5. Who wins, and who loses?

Owners of nuclear plants that sell power into wholesale markets are clear winners. So far, that’s mainly Exelon Corp. Non-nuclear competitors insist they are losers because subsidized plants can underbid them in wholesale markets. “The nuclear folks are seeing an opportunity to get a little extra sugar in their coffee at the expense of other people," said John Shelk, president of the Washington-based Electric Power Supply Association, which represents power generators including Dynegy Inc. and Calpine Corp.

6. How are competitors responding?

Gas-powered generators filed lawsuits against the New York and Illinois subsidies and asked the Federal Energy Regulatory Commission to void them. Defenders of the subsidies note they are modeled on those for wind and solar that have already passed muster. Opponents contend that subsidies for existing plants are a different animal. The commission has begun weighing market alternatives, and the Energy Department is studying how subsidies affect the reliability of the nation’s power grids.

7. What does this mean for global warming?

Achieving global climate goals is almost impossible without nuclear plants, which produce energy without any planet-warming greenhouse gases, says BNEF’s Chris Gadomski. Declines in emissions from U.S. power generation since 2012 would be wiped out if natural gas-burning plants replaced the zero-carbon nukes, according to BNEF. Plant emissions would rise by the equivalent of 175 million metric tons of carbon dioxide annually, equivalent to adding 37 million passenger vehicles. New York calculated a net benefit of $1.8 billion from its nuclear and renewable subsidies, based on an estimate that $3.1 billion of carbon dioxide would otherwise enter the atmosphere.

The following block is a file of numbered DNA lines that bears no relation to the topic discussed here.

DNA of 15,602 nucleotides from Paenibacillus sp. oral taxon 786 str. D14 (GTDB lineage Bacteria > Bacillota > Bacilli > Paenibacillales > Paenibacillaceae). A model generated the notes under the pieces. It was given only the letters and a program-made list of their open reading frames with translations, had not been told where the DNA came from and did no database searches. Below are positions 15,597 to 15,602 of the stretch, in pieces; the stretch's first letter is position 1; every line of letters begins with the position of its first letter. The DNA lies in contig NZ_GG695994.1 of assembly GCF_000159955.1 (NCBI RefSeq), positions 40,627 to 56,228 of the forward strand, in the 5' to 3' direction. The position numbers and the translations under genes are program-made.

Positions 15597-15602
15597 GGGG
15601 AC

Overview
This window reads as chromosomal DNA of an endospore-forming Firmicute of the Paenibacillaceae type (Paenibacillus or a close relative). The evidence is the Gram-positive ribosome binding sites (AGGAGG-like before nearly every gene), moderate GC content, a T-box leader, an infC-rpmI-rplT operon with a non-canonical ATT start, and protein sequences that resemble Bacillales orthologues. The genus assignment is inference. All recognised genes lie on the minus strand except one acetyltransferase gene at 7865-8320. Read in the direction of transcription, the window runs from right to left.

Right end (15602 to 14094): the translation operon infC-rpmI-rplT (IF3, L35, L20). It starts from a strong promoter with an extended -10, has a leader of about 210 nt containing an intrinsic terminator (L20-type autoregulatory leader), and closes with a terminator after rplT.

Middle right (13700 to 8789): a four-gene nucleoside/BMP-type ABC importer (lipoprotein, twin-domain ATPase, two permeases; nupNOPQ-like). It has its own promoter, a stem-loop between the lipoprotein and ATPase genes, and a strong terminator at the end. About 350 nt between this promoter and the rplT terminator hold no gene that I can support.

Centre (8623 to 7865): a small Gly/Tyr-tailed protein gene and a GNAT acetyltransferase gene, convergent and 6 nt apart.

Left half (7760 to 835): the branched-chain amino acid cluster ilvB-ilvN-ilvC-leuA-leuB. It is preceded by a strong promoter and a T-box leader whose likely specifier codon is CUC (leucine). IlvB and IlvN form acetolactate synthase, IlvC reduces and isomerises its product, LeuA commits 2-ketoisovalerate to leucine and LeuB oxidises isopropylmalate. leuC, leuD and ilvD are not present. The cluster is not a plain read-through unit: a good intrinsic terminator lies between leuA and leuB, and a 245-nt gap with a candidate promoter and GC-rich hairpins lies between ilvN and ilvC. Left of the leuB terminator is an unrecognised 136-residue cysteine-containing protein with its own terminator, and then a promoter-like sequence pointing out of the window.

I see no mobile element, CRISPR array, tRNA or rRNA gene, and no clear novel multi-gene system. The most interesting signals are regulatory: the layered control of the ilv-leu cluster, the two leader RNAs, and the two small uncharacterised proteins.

8. Are nuclear plants being subsidized elsewhere in the world?

Although nuclear generation is state-supported in some nations, no other country that’s adopted competitive power markets seems interested in preserving money-losing reactors, according to NEI. Gadomski says new nuclear projects have fallen from favor amid cost overruns and the growing glut of natural gas. Germany has shuttered nine reactors since the 2011 Fukushima disaster in Japan and is collecting money from plant operators for a nuclear-waste fund that will enable the closing of the eight remaining reactors by the end of 2022. Japan’s own nuclear fleet is slowly restarting.

The Reference Shelf

  • Opposition to nuclear subsidies is growing.
  • QuickTake explainers on nuclear, solar and wind power. 
  • A QuickTake Q&A on the Permian Basin, a key player in the shale boom.
  • Nuclear power subsidies are justified in the fight against climate change, a Bloomberg View editorial argues.
  • Closing the book on nuclear power isn’t easy. Just ask Germany.
    Before it's here, it's on the Bloomberg Terminal.
    LEARN MORE